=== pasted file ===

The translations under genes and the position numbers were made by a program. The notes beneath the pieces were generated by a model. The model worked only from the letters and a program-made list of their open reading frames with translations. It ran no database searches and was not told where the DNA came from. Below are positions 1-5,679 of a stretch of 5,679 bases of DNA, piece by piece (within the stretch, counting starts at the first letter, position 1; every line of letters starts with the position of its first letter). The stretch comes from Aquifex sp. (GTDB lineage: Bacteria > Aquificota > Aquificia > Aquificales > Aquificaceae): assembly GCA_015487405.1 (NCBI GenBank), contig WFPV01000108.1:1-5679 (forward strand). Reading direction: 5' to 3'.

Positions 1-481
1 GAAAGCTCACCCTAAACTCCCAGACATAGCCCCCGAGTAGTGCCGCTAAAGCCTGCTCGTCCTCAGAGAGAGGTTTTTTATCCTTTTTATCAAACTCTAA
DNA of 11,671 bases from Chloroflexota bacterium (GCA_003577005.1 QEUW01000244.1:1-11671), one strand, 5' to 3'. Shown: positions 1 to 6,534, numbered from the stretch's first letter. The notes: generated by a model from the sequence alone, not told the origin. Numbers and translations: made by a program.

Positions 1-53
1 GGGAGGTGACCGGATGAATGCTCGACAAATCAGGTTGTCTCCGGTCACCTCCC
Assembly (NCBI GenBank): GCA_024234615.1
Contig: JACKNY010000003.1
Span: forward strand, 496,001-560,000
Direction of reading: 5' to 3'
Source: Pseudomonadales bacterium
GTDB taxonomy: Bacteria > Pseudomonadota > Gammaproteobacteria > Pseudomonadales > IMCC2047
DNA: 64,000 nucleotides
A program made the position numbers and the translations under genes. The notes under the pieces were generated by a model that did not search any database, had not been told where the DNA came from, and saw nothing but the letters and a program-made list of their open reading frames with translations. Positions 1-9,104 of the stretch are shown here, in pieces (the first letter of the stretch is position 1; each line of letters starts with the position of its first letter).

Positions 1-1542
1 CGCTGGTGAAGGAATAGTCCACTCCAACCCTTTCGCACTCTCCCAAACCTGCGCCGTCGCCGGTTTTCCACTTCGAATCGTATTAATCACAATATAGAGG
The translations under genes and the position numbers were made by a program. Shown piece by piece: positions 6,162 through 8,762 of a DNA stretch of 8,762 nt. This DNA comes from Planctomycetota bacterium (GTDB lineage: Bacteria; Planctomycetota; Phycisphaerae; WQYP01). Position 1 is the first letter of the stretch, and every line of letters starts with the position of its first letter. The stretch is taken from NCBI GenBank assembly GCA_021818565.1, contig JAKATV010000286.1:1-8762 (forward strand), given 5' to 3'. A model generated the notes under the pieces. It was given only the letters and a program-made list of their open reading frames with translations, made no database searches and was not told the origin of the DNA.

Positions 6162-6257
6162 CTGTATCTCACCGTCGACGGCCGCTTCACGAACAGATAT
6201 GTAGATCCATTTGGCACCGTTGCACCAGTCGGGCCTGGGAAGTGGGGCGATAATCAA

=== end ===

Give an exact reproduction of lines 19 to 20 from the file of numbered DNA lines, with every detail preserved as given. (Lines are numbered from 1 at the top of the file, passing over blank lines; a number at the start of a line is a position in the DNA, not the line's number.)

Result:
6162 CTGTATCTCACCGTCGACGGCCGCTTCACGAACAGATAT
6201 GTAGATCCATTTGGCACCGTTGCACCAGTCGGGCCTGGGAAGTGGGGCGATAATCAA